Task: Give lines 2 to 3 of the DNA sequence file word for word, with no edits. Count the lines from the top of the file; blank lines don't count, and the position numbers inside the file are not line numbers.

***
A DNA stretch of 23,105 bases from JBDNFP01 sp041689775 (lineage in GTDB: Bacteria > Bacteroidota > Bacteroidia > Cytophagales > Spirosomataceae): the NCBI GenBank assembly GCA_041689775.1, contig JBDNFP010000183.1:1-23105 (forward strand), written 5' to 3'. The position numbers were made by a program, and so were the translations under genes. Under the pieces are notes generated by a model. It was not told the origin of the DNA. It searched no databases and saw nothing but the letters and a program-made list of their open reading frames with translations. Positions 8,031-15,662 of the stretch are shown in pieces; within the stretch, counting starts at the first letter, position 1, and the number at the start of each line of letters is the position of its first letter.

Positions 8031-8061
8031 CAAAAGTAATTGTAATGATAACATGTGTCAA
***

Positions 8031-8061
8031 CAAAAGTAATTGTAATGATAACATGTGTCAA